July 1, 2019  Trigonometry and encryption in the Bridge

Firmware 1.30 offers trigonometric functions and constants, and allows distribution of protected programs and "locked" devices.

Math functions

Let's start from the simple things. New math functions and constants (see the picture above) allows creation of programs to manage autopilots and calculation of wind, drift, VMG, distance between waypoints, etc. The trigonometric functions accept arguments in radians.

Below is an example of a program (download the code) that calculates TWA, TWS and TWD (theoretical wind angle, speed and direction) using AWA/AWS (apparent wind angle and speed) and COG/SOG data. It receives and sends data from/to a CAN1 interface, so the CAN2 interface can be left unconnected.

The program looks big, but it actually takes up about 4% of the available memory. You can create programs 25 times bigger!

# Calculate TWS, TWD and TWA (teoretical wind) by COG/SOG and AWS/AWA
# (c) 2019, Yacht Devices Ltd. Version 1.1, 29/06/2019
# Byte code size is 660 bytes (4% of user program space)


	# T = 0 # No COG/SOG data, but all variables are 0 at start
	M = 0 - 1.0 # Float -1.0

# COG & SOG, Rapid Update
	R = get(DATA+1,UINT8) & 0x3 # True Reference = 0
	A = get(DATA+2,UINT16) # Course Over Ground, 0.0001 rad/bit
	B = get(DATA+4,UINT16) # Speed Over Ground, 0.01 m/s
	if (R == 0) {
	  if (A < 0xFFFD) {
	    if (B < 0xFFFD) {

		T = timer() # Timestamp of COG/SOG data
		C = cast(A,FLOAT) / 10000 # COG, to radians 
		S = cast(B,FLOAT) / 100   # SOG, m/s 

# Wind Data
	R = get(DATA+5,UINT8) & 0x7 # Apparent Wind = 2
	W = get(DATA+1,UINT16) # Wind speed, 0.01 m/s
	A = get(DATA+3,UINT16) # Wind direction, 0.0001 rad/bit

	# Have valid apparent wind data?
	if (R == 2) {
	   if (A < 0xFFFD) {
	      if (W < 0xFFFD) {

		# Have actual COG/SOG data (2000 ms)
		if (T > 0) {
		   if (timediff(T) < 2000) {

			# TWD calculation when no speed or TWS is about zero
			A = cast(A,FLOAT) / 10000 # Wind angle
			Y = C + A # TWD=COG+AWA

			if (S == 0) {

				X = W # TWS is equal to AWS when no speed
			else {
				W = cast(W,FLOAT) / 100   # Wind speed, float

				# Calculate TWS
				U = sqrt(W*W + S*S - 2*W*S*cos(A))
				X = cast(U*100,UINT16)	# 0.01 m/s per bit

				# Calculate TWD
				if (X != 0) {

					F = (S*S + U*U - W*W) / (2 * U * S)
					# Possible possible rounding issue
					if (F < M) {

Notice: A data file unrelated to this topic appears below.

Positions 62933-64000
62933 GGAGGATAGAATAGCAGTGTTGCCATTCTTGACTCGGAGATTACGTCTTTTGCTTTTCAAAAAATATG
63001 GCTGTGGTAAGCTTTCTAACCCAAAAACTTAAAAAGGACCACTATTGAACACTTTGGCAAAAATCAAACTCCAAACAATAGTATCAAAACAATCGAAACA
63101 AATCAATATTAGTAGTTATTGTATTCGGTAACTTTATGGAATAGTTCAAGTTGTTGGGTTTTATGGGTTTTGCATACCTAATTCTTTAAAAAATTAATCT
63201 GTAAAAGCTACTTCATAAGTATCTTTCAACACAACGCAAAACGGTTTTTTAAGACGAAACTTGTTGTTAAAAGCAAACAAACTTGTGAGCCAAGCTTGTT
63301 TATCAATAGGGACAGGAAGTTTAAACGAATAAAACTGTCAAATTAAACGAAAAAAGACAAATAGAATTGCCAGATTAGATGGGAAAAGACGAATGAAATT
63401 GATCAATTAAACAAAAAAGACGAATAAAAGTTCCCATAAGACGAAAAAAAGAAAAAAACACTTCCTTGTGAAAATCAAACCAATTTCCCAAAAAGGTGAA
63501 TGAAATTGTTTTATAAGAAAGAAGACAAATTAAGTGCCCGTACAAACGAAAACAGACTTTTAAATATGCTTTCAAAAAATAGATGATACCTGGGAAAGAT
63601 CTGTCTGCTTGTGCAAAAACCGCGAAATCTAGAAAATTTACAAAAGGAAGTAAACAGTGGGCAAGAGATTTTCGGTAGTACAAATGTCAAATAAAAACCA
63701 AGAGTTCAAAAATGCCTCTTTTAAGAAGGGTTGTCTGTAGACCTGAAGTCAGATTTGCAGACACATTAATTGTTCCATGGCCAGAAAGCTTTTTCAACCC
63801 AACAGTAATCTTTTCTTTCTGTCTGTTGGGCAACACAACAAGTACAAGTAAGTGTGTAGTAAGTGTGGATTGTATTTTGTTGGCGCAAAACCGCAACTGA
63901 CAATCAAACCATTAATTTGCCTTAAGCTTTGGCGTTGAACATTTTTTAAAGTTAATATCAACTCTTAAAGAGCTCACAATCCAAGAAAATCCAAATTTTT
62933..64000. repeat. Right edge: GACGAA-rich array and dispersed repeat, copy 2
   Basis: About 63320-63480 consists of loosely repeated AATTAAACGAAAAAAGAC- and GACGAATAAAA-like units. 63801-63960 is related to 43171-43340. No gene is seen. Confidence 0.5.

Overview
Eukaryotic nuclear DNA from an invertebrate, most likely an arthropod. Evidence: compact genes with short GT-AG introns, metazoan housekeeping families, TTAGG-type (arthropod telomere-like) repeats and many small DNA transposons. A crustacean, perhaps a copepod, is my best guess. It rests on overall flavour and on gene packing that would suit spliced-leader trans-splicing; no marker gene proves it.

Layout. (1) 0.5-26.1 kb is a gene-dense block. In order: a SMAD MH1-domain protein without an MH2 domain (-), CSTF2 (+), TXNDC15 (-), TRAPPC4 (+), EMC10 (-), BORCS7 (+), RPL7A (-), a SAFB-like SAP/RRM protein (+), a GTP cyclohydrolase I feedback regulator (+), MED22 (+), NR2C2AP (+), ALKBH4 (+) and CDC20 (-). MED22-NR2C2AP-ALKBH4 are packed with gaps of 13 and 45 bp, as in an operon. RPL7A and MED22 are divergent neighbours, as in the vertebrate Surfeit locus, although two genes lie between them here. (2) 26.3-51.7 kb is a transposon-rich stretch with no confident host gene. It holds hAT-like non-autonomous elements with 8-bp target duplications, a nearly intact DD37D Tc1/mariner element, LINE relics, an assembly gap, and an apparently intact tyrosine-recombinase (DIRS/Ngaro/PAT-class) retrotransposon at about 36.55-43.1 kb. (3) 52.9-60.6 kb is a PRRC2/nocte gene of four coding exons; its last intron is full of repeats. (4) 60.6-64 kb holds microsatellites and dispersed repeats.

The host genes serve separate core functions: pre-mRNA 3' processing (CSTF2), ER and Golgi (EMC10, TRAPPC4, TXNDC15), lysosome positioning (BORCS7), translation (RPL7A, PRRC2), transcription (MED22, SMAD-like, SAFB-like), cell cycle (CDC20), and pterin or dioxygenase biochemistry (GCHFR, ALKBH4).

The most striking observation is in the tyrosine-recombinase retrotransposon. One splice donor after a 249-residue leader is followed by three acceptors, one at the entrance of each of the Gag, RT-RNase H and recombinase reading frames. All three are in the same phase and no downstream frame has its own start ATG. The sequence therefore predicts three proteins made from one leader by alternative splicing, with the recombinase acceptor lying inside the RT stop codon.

F = M
					F = M_PI - acos( F ) # M_PI is 3.14... constant
					if (A > M_PI) {
						Y = C - F
					else {
						Y = C + F

			# Check is TWD in 360 degrees
			if (Y > M_2PI) {  
				Y = Y - M_2PI # M_2PI is 2*PI constant, M_PI2 is PI/2
			if (Y < 0) {
				Y = Y + M_2PI

			# Calculate TWA and check the range of value
			Z = Y - C
			if (Z < 0) {
				Z = Z + M_2PI

			# Transform to NMEA 2000 resolution, 0.0001 rad/bit
			Y = cast(Y*10000,UINT16)  
			Z = cast(Z*10000,UINT16)  
			# Theoretical Wind (ground referenced, referenced to True North; 
			# calculated using COG/SOG) - TWD/TWS
			set(DATA+5, UINT8, 0xF8) # Data type
			set(DATA+1, UINT16, X) # TWS
			set(DATA+3, UINT16, Y) # TWD
			# Send message to the same interface, using the address
			# of the wind sensor

			# Theoretical (Calculated to Centerline of the vessel, refernced
			# to ground; calculated using COG/SOG) - TWA/TWS
			set(DATA+5, UINT8, 0xFB) # Data type
			set(DATA+3, UINT16, Z)   # TWA

# End of program

To test the program, you can use the CAN Log Viewer and our NMEA 2000 Wi-Fi Router YDNR-02. We'll send COG/SOG and AWA/AWS data from the CAN Log Viewer and check the results in Web Gauges.

In the routing rules of YDNR-02, turn on the routing from the server with CAN Log Viewer to Server #1, which is used for Web Gauges. This will allow you to see source data (sent from CAN Log Viewer) along with output data (sent by the Bridge).On the "NMEA Settings" page of YDNR, you also need to set wind calculations to "Any" (factory setting) or "COG/SOG". The YDNR will not actually calculate the theoretical wind if it is available on the NMEA 2000 network; it will use the data from the network. However, if you will set calculations to "Disabled", it will use theoretical wind data calculated using the STW/Heading to convert theoretical wind from NMEA 2000 to NMEA 0183.

Sending messages form CAN Log Viewer

Figure 1. Sending messages form CAN Log Viewer

Copy and paste messages from the table below to the CAN Log Viewer (see Figure 1) and send to the network.

Table 1. Test data for the program

TestSource messagesSource dataBridge's output
09F802A3 FF FC 39 14 E8 03 FF FF
09FD0205 A7 E8 03 38 14 FA FF FF
COG 30°, SOG 10 m/s
AWS 10 m/s, AWA 30°
TWS 5.1 m/s
TWA 104.8° TWD 134.5°
09F802A3 FF FC 39 14 E8 03 FF FF
09FD0205 A7 E8 03 FC E0 FA FF FF
COG 30°, SOG 10 m/s
AWS 10 m/s, AWA 330°
TWS 5.2 m/s
TWA 255° TWD 284.7°
09F802A3 FF FC 39 14 E8 03 FF FF
09FD0205 A7 00 00 FC E0 FA FF FF
COG 30°, SOG 10 m/s
AWS 0 m/s, AWA 330°
TWS 10 m/s
TWA 180° TWD 209.7°